What is Cyber Bullying? How can I prevent my child from being cyber bullied?

We hear a lot about cyber bullying in the media but what is it exactly?

Cyber bullying is the deliberate use of communications and new media technologies (email, phones, chatrooms, discussion groups, instant messaging, video clips, cameras, hate websites/pages, blogs and gaming sites) to repeatedly harass, threaten, harm, humiliate, and victimise another with the intention to cause harm, discomfort and intimidation. Common acts of cyber bullying may include: Harassment; denigration; impersonation; outing and trickery; exclusion; cyber-stalking; sexting.

This form of technology has only been widely used over the last 5 to 10 years with approximately 31 million mobile phones in use in Australia along with 83% of the population having internet connection. What does this mean to victims of cyber bullying and/or their parents?

People who come to see us will sometimes report issues around low self-esteem and loss of self-confidence which they can trace back to childhood, relaying stories about how they were bullied in the school yard. They talk of feeling scared, afraid, worried, anxious, emotionally hurt, confused, hopeless, upset, physically weak, powerless, guilty (as though they are to blame), miserable, ill, irritated, ashamed, low morale, sad, angry, moody, depressed, disconnected, socially isolated/alone, quiet, weak, unhappy and bad tempered.

It’s an unfortunately long list of feelings which leave a long lasting impression on a person—feelings they carry with them every day. Can you imagine how much more we are going to see these types of issues today where people can be bullied over and over by others using technology? A person can re-live those words of bullying in their heads but how much more powerful are they when they are in print or in photos to be uploaded and spread across a potentially infinite cyber audience. Not to mention how the victim can re-read these words and re-live those pictures over and over.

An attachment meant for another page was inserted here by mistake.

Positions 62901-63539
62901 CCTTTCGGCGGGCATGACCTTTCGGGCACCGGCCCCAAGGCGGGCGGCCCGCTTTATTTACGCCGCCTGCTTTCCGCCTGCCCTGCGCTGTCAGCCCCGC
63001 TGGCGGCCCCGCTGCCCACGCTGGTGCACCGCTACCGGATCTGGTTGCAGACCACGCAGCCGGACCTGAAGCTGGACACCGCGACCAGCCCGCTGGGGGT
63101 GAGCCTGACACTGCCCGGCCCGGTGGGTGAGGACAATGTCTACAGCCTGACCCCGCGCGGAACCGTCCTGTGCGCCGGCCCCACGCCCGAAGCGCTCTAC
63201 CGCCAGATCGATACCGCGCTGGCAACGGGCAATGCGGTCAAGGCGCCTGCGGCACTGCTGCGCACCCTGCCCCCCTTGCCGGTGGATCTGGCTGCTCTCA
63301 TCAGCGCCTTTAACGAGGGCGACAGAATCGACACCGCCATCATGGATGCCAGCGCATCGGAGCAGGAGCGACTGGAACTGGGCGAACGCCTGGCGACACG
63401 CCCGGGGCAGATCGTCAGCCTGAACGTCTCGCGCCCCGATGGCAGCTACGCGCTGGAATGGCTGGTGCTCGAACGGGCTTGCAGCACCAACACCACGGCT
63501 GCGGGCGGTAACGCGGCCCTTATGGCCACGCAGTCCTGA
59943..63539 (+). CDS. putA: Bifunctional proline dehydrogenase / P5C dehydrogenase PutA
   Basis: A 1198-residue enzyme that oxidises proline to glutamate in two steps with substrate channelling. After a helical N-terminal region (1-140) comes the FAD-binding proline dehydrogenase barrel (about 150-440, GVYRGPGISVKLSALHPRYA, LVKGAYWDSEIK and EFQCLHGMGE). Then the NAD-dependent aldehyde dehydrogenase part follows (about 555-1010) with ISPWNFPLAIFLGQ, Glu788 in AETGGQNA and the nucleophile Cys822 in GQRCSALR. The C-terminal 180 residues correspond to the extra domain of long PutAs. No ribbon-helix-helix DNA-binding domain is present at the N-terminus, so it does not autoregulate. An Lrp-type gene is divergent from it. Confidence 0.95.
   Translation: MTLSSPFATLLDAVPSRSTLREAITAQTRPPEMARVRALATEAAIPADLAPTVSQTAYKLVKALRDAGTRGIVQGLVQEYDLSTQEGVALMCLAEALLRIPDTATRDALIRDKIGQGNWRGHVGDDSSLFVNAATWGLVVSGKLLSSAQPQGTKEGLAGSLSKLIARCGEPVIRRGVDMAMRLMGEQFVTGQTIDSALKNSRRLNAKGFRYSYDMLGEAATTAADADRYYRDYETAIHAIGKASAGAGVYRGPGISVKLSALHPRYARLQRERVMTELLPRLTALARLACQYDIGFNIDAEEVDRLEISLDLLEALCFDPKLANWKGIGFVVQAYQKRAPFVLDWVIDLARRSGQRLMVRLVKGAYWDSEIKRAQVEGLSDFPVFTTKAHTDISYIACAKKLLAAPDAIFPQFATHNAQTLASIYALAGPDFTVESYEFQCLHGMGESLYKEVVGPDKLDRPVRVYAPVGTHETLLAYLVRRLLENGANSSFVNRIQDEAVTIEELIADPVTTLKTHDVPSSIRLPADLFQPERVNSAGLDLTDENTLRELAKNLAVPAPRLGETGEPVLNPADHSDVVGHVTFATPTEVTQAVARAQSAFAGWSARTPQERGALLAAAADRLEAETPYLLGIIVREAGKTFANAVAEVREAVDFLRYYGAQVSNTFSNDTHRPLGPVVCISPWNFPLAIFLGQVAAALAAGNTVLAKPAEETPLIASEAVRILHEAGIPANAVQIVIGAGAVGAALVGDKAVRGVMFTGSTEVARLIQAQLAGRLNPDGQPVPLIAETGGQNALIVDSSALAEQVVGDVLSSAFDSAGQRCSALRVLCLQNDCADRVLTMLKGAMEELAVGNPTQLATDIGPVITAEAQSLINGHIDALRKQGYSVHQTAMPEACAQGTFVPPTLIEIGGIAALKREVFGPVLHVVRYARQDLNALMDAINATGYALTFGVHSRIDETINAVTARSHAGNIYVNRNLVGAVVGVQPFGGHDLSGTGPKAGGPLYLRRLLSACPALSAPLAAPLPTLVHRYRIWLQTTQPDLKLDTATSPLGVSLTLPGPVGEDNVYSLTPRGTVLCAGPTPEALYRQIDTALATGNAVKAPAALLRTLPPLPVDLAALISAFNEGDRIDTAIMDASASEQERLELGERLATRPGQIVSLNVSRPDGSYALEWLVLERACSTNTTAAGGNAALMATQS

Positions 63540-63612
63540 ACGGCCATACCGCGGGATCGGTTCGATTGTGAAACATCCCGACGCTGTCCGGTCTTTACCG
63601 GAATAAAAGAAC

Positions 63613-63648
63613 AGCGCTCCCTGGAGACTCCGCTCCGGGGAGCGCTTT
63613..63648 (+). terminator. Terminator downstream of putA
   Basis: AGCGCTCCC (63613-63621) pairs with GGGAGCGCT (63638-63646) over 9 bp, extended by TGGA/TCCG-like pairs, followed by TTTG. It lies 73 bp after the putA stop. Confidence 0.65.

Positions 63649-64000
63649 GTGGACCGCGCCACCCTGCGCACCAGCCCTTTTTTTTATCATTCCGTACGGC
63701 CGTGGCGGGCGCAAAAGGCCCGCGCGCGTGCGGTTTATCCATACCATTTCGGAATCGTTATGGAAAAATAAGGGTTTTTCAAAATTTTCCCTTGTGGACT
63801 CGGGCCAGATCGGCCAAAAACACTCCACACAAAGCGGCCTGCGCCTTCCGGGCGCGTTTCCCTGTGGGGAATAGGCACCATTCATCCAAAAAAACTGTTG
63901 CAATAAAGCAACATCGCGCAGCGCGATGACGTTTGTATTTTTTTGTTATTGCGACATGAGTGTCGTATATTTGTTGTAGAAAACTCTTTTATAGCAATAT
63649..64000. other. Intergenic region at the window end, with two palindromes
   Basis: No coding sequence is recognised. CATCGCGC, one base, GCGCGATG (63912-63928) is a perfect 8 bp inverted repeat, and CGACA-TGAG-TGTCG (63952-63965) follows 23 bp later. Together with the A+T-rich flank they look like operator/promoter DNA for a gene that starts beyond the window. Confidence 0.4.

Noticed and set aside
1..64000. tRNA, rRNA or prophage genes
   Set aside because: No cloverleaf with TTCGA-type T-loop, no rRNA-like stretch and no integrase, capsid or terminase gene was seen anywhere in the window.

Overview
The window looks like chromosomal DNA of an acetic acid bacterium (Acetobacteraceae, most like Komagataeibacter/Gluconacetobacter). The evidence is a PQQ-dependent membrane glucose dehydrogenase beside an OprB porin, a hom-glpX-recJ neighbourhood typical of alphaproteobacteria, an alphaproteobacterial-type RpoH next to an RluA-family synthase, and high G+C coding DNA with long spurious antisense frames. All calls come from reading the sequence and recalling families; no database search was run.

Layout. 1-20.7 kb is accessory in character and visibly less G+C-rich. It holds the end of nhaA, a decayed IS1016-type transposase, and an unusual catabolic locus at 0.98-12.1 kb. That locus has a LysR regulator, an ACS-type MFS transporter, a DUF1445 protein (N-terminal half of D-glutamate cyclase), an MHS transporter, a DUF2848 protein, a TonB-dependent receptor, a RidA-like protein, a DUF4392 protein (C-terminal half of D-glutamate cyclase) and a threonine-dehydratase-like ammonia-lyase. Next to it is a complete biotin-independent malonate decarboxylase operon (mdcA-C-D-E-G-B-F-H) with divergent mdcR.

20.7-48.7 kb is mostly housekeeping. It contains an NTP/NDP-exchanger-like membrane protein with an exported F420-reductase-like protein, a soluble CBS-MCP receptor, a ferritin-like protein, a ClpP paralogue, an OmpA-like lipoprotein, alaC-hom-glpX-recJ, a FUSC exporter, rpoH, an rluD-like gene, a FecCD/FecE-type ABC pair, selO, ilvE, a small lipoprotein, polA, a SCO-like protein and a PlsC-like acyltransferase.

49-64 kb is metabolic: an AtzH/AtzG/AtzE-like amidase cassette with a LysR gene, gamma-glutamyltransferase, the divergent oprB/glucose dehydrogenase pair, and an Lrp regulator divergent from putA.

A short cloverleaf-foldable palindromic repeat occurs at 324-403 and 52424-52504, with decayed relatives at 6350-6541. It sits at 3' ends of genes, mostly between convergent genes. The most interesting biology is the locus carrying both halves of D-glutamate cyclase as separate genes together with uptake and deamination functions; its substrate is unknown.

What can we do about this?

Educate our young people on the harm that this kind of victimisation does to a person, how it becomes a lifelong issue which people deal with for the rest of their lives. Help them to see they can stand against bullying whether they are the victim or the bystander. If society says it is not okay to bully a person, then the bully loses power and the victim feels supported.

Also we don’t have to become a victim—we can be in control of what we read and who is on our Facebook, what chats or discussion groups we belong to. We can start to take control of what we allow to happen to us. Most social media groups don’t tolerate bullying and you can report this kind of incident. If you are being bullied talk to someone about this—it is important to be able to reach out and get help; keeping it to yourself is not the answer. You need support and another person can help you get a better perspective on this.

One of my children was the victim of a bully at school and he was too afraid to tell me in case I did anything. After many mornings of struggling to get him to school and a promise that I would not cause a fuss, he finally confided in me that a particular person on his bus had been bullying him. I asked him about this person and said “Wow, he must feel really awful about himself if he is so unhappy he has to pick on you.” This one statement helped my son to see him in a different light and he actually began to pity this person. This then altered the power dynamic within this relationship. This may not work in every situation, but it certainly helped my son.

If you have been a victim of bullying, professional help in the form of counselling can help. Negative self-talk can be changed; you can change how you think about yourself and become the person you know you can be. Often you have to believe in yourself and not what someone else has said about you.

You can call us on 1300 139 703, 24 hours a day, 7 days a week, to arrange to meet one of our counsellors. This is a free service, provided to all residents of Queensland, for crimes (including cyber bullying), which have occurred recently or at any time in the past.


-- Val Holden is a counsellor and manager with Relationships Australia Qld, the providers of the Victims Counselling and Support Service